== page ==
Allen's record in Oakland and Tampa Bay was mixed. He won 10 division titles in the two stops, but he had a spotty record in the draft and with free agent signings. Still, he is simultaneously able to offer a link to the Redskins' more successful past and provide a new direction for the future. He spoke about the memories of his father, who led the Redskins to their first Super Bowl in 1973, and beamed about the franchise's traditions.

Allen said he had been talking to Snyder for "several weeks," though not all the conversations centered on the role for which he was hired; his title will be executive vice president/general manager. The hiring process was performed in almost complete secrecy, involving only the highest levels of the Redskins organization -- a group that includes Snyder, chief operating officer David Donovan and Karl Swanson, Snyder's chief public relations strategist.

Cerrato's resignation was reported first on ESPN 980, the sports talk radio station which Snyder owns. Employees of the station involved in breaking the news were told Wednesday night to arrive early for work because there would be major news, though they were given no indication what the news might be. Even as the information was being released to the public -- first with an announcement about Cerrato's resignation around 7:30 a.m. followed by an announcement of Allen's hiring at 10:30 -- Redskins coaches and players had not been formally informed of the change.

Allen said only that the offer for his new job came this week, and that he flew to Washington on Thursday morning. He had been out of work since he was dismissed by the Buccaneers following a late-season collapse by the team in 2008. The 2002 NFL Executive of the Year beamed as he addressed reporters and Redskins personnel about taking charge of the team his father coached from 1971-77. He spoke, too, about his father, and what he learned from him.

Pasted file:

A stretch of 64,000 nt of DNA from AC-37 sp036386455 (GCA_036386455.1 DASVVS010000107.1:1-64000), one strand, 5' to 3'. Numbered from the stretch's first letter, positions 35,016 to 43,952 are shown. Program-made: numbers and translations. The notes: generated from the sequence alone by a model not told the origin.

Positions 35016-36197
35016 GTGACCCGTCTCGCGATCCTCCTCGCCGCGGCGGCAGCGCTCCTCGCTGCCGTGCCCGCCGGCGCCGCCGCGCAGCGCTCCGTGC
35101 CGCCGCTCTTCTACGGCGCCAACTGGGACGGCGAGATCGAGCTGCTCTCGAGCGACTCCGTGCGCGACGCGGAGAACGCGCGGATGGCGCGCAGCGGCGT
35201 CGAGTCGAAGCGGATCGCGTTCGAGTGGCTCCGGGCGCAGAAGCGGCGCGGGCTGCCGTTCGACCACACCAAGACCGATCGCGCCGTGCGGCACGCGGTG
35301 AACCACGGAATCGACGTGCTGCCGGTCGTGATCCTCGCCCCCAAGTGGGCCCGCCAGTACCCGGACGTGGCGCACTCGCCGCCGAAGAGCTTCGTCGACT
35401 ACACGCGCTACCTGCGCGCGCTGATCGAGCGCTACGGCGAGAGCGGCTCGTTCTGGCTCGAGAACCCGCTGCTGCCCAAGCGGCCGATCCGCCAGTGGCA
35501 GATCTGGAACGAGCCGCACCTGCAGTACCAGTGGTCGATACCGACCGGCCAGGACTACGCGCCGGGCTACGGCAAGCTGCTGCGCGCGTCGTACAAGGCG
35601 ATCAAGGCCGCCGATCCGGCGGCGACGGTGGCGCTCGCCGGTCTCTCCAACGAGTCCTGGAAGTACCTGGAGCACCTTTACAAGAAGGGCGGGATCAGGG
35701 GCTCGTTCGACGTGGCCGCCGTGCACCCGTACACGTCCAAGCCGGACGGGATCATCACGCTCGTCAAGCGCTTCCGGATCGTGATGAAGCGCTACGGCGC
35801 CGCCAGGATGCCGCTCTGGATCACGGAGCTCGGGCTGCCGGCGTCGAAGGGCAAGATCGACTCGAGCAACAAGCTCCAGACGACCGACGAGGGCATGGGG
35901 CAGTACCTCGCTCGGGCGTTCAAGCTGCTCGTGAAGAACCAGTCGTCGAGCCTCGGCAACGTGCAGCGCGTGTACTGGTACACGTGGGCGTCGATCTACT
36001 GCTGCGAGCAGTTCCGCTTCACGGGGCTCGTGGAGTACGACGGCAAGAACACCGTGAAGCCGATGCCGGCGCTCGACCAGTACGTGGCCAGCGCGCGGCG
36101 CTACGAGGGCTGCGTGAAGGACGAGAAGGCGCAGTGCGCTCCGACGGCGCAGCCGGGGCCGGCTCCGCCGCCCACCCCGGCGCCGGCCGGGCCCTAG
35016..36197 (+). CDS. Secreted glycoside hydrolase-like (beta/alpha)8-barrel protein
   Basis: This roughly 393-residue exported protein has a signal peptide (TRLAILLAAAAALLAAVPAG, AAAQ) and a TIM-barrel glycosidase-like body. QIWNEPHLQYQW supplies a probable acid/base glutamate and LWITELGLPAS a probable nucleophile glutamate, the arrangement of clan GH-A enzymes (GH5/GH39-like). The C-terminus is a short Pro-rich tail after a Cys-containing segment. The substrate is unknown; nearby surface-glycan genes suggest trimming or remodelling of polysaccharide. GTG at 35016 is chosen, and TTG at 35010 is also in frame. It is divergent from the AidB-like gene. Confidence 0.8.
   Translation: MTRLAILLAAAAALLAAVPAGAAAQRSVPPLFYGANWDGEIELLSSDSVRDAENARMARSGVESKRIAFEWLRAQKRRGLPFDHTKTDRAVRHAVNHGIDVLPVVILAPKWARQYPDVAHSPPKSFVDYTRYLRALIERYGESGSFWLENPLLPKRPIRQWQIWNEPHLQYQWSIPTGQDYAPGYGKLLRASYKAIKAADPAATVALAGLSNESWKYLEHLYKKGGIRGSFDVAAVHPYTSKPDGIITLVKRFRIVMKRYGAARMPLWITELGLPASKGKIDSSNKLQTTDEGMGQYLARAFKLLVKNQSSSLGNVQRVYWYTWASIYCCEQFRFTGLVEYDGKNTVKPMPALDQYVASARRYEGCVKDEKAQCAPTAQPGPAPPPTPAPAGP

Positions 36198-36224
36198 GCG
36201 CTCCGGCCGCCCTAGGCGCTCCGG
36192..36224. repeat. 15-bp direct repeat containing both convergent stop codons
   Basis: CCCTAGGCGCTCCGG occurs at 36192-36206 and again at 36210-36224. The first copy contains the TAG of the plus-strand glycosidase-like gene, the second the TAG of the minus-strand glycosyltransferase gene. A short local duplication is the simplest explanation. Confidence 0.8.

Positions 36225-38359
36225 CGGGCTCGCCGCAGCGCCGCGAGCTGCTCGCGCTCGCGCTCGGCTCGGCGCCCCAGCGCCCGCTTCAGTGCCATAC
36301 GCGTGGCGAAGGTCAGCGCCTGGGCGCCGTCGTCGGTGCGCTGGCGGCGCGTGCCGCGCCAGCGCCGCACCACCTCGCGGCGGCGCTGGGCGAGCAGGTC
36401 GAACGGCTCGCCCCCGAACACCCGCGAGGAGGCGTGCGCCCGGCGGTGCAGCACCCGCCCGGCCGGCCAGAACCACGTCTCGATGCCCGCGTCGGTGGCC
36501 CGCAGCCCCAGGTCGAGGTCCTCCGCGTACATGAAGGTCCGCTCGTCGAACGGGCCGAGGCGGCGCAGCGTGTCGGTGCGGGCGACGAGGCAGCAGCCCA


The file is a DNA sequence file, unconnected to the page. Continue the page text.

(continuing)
"The greatest thing is the passion," Allen said. "Love what you're doing. . . . Whatever you're doing, have a passion for it. And the players you accumulate and the staff that he had here, it was a special bond of people all fighting for one common goal. Other than the great friendships that remain -- still see all the guys and talk to all the guys in the offseason -- it's all those bonds with the people."

Under Allen, the Redskins will likely be run in a fundamentally different manner than they had been under Cerrato, who held several positions with the club since 1999 and was placed in charge of the roster, scouting and the coaching staff early in 2008, after the retirement of Hall of Fame coach Joe Gibbs. In a text message with a reporter, Cerrato did not offer a comment on his resignation. Earlier, he issued a statement through the team.

"Of course, I am disappointed with this year's results, but I strongly believe that with outstanding draft picks and encouraging performance by our younger players, we have laid a strong foundation for the franchise," Cerrato said.

Now, that foundation will be built by Allen, and everyone in the organization -- from coaches to players to staff -- felt the beginning of the shift Thursday.

"Obviously, when you heard about Vinny's resignation, you're uncertain about what's going to happen," said middle linebacker London Fletcher, one of the Redskins' captains. "And obviously, with the hiring of Bruce Allen, you know he has a plan in place, he knows how to build a winner. So I feel like it's a good step in the right direction for us as an organization, for us as a team, and I'm just anxious to see how things unfold."

Staff writers Jason Reid and Paul Tenorio contributed to this report.